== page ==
Town not doing much to replace dead trees

Town not doing much to replace dead trees

A row of trees along Mineral Spring Avenue near Lowe’s appears to be mostly dead. The town has lost much of its tree-scape in recent years, with only spotty efforts to replace them. (Breeze photo by Ethan Shorey)

NORTH PROVIDENCE – With the exception of a small project here and there, North Providence hasn’t undertaken a major tree-planting initiative since planting 50 or so trees near Birchwood Middle School in 2010, longtime Tree Warden Fayette Amsden confirmed this week.

And while other communities offer sidewalk tree-planting programs and other incentives for residents to plant new trees on their own, North Providence really doesn’t, leaving a tree cover decimated by drought and insects to slowly dwindle.

There has been no true study to determine just how many trees have been lost over the past decade, said the part-time Amsden, but the town certainly has lost quite a few. He said he gets called in only when it’s time to inspect a tree that’s dead or infested by insects and deemed hazardous, and Northeastern Tree is then brought in to take care of such trees on town property.

Amsden’s good friend, the late Roland Mergener, was North Providence’s staunchest advocate for planting new trees, particularly in the Fruit Hill neighborhood, but no one has really taken up that cause since he died in 2011.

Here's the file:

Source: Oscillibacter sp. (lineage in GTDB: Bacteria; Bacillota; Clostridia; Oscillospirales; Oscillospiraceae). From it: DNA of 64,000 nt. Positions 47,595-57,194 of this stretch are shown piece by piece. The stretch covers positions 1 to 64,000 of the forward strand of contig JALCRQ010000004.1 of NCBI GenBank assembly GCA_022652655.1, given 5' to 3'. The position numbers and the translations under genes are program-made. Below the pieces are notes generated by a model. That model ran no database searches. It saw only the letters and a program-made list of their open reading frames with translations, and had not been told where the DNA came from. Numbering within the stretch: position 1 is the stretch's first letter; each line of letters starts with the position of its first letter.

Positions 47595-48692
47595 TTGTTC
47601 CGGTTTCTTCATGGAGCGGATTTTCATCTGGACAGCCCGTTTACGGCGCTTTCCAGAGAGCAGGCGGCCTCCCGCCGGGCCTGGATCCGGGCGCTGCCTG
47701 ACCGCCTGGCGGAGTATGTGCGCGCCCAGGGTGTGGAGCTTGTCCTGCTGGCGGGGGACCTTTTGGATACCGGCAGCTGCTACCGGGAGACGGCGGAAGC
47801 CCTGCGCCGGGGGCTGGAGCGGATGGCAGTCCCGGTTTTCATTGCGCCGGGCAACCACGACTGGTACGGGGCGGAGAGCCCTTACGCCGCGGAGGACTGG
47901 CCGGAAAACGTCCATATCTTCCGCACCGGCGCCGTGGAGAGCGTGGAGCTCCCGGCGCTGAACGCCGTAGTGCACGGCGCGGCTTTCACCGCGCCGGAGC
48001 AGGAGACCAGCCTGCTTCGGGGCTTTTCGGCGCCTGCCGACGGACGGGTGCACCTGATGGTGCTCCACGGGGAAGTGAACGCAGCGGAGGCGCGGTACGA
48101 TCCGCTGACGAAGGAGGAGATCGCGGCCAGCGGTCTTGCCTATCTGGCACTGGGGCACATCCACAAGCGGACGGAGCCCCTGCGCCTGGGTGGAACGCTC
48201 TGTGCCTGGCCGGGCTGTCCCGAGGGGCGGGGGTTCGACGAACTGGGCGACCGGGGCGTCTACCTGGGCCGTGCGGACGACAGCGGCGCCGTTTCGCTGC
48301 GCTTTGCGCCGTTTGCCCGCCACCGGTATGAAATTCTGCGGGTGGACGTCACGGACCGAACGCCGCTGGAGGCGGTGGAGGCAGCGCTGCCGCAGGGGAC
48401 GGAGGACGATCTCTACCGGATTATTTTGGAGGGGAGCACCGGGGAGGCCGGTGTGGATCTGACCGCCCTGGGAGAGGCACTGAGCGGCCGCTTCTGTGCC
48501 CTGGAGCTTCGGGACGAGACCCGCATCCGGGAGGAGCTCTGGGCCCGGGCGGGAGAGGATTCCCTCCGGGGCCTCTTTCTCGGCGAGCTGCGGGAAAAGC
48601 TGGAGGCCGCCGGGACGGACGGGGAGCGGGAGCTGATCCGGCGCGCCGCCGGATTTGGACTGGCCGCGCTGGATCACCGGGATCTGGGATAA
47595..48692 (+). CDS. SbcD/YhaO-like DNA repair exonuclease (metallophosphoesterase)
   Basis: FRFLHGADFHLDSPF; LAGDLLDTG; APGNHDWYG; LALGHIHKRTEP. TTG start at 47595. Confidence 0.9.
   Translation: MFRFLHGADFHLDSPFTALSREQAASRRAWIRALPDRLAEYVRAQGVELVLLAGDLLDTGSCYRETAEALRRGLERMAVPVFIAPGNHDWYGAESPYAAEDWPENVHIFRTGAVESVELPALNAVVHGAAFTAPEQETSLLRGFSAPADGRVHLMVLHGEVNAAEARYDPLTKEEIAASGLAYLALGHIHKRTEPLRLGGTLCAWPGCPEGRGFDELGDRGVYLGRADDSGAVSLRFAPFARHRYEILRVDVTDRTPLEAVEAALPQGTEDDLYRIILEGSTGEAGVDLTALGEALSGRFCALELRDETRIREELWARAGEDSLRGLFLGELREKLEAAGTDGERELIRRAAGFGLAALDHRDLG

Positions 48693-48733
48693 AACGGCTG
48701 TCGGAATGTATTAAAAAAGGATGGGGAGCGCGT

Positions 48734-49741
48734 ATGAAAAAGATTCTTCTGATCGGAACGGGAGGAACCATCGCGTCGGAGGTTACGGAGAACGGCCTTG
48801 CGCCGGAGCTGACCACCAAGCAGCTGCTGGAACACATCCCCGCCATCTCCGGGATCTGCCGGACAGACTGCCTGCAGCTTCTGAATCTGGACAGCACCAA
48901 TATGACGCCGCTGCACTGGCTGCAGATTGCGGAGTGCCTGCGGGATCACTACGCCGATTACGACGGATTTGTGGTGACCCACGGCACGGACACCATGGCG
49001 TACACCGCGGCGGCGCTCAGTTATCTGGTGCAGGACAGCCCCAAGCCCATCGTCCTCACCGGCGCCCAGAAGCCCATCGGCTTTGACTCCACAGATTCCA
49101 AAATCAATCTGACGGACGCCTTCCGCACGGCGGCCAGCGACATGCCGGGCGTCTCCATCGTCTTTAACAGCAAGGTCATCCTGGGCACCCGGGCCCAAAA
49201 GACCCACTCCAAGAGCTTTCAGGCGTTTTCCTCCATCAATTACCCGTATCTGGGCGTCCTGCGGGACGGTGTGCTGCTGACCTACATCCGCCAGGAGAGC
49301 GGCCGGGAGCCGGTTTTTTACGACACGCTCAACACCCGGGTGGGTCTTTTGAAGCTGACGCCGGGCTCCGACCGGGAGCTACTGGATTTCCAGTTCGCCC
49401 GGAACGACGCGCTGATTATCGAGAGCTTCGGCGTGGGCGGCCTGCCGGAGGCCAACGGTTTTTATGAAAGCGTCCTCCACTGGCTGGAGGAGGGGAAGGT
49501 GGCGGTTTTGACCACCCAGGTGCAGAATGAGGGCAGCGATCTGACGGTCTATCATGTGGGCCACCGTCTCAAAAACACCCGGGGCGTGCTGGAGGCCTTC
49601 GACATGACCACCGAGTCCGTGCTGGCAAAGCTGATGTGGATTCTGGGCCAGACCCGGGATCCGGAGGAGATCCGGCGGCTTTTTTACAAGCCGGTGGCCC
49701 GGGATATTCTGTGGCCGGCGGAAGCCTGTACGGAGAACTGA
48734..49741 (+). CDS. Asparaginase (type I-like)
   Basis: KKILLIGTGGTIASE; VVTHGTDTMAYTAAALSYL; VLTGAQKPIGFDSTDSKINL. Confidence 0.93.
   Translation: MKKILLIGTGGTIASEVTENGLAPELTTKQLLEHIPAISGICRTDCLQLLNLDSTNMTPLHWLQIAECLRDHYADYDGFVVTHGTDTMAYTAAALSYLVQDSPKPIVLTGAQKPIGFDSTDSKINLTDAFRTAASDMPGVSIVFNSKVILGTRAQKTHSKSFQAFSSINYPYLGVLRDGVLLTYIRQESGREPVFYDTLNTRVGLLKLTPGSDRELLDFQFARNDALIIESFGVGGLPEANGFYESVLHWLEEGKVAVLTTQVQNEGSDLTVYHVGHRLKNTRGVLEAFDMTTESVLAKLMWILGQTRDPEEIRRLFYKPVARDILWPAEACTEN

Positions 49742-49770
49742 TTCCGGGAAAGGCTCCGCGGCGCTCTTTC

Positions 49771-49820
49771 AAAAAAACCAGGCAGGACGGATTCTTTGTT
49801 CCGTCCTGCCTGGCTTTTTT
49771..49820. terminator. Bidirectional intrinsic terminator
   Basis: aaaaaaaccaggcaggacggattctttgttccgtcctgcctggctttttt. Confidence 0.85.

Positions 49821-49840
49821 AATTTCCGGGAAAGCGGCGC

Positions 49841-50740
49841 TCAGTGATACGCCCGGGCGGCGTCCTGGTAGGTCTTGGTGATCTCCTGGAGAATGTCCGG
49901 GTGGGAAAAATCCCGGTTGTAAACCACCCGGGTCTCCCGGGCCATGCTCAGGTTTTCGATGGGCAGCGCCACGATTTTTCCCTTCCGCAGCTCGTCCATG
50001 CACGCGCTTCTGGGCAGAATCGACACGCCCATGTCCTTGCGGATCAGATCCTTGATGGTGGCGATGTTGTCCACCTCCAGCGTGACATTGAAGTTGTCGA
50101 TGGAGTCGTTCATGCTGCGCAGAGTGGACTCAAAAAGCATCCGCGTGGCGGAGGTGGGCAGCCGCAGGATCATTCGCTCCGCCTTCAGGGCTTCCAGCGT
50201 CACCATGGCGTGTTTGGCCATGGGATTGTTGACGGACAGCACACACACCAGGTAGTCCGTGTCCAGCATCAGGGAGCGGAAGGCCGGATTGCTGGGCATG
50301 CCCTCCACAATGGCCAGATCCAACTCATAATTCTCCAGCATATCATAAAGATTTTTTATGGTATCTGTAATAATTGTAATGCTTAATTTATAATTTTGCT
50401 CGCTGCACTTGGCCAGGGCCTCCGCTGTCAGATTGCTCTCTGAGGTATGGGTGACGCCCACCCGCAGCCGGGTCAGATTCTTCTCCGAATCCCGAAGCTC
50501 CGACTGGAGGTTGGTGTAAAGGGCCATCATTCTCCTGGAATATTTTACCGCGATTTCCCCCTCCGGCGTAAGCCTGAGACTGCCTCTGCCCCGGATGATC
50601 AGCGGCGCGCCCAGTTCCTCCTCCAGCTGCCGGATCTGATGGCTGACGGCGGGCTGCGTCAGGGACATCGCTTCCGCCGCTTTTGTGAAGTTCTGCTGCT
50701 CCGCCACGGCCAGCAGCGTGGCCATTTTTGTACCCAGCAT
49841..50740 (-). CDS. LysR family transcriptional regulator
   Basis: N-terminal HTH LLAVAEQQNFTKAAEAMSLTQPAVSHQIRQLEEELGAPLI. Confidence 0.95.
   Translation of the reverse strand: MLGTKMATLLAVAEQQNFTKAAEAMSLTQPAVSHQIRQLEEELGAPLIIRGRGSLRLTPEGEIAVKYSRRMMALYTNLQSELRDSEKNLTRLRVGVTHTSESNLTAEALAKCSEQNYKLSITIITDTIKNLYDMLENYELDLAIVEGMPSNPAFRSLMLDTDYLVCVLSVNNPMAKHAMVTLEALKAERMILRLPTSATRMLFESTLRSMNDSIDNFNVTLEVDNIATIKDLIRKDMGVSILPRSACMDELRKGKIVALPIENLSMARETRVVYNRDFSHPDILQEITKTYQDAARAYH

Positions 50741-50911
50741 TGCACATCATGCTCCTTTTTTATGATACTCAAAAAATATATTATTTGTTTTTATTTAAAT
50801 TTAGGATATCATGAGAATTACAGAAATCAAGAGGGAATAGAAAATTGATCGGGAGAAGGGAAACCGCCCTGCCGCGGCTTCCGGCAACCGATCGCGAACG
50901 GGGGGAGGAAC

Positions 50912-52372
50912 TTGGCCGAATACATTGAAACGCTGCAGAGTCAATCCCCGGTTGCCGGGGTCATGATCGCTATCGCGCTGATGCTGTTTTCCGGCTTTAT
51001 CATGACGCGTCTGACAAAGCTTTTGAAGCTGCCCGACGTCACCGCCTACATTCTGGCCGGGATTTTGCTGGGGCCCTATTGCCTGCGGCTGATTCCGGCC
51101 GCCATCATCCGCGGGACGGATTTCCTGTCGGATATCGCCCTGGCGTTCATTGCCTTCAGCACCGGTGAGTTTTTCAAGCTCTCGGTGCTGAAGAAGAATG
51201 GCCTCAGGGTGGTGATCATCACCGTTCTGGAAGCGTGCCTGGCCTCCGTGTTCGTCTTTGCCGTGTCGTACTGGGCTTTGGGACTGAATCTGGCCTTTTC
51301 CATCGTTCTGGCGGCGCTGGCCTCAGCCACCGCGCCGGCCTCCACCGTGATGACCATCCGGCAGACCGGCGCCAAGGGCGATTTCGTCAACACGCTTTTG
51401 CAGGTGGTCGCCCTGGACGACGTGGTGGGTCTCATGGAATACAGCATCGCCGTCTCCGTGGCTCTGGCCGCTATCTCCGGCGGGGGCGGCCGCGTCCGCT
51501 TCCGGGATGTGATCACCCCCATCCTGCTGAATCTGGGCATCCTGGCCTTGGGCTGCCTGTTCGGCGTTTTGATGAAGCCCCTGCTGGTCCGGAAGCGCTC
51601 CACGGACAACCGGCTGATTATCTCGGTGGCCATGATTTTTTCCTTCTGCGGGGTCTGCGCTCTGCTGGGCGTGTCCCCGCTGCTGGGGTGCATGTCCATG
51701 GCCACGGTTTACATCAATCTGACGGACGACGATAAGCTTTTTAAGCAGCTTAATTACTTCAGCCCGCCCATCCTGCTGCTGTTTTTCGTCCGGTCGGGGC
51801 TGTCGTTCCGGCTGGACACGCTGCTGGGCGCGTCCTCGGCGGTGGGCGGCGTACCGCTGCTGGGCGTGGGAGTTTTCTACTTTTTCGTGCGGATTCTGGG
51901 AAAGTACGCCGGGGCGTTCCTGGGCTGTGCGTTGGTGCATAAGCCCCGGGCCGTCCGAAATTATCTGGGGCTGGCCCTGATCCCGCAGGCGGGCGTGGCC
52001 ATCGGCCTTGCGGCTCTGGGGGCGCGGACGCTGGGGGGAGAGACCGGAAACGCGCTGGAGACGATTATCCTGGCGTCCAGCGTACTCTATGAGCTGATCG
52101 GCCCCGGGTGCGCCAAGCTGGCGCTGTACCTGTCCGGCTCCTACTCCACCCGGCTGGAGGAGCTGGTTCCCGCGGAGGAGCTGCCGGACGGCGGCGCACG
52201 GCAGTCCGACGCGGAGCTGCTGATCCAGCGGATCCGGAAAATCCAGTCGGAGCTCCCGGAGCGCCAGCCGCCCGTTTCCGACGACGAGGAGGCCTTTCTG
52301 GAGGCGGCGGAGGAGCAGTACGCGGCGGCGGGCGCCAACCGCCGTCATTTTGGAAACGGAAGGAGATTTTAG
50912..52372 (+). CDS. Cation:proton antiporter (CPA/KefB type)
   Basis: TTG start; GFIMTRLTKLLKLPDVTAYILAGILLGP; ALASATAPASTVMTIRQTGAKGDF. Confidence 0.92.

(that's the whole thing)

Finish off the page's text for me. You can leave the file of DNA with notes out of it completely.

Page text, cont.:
A drive around town reveals that many of the evergreen arborvitae trees, often used as property barriers and screens, have also died, in addition to the taller trees.

The fact that the town is so over-developed, with so many trees located in close proximity to where plows push snow and salt, further adds to the issues created by climate conditions and insects. North Providence also has a dearth of street trees.

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Amsden, who was set to be reappointed as tree warden on Tuesday, Jan. 12, said he would be willing to help coordinate any type of program the town starts, perhaps in the spring, though he noted that he has limited hours and the pandemic has complicated such efforts. He said it’s also become more difficult to acquire the money for such plantings.

Asked this week about the town’s efforts on trees, Mayor Charles Lombardi conceded to The Breeze that such efforts really haven’t been much of a priority, but he would certainly consider doing more to push them.

The trees Amsden inspects after getting called often look like they’re on private property, said the warden, but the town is responsible for them because they’re within 6 feet of the asphalt.

A healthy tree cover is considered important for a number of reasons, including creating lower temperatures in neighborhoods, reducing pollution, lowering exposure to the sun, and overall contributing to the beauty and quality of life in the community.


Anybody can plant a tree, it's easy to do. It's time to give back instead of time to take. Plant a tree this spring, do your part. I make such effort every spring. Give back, it's time.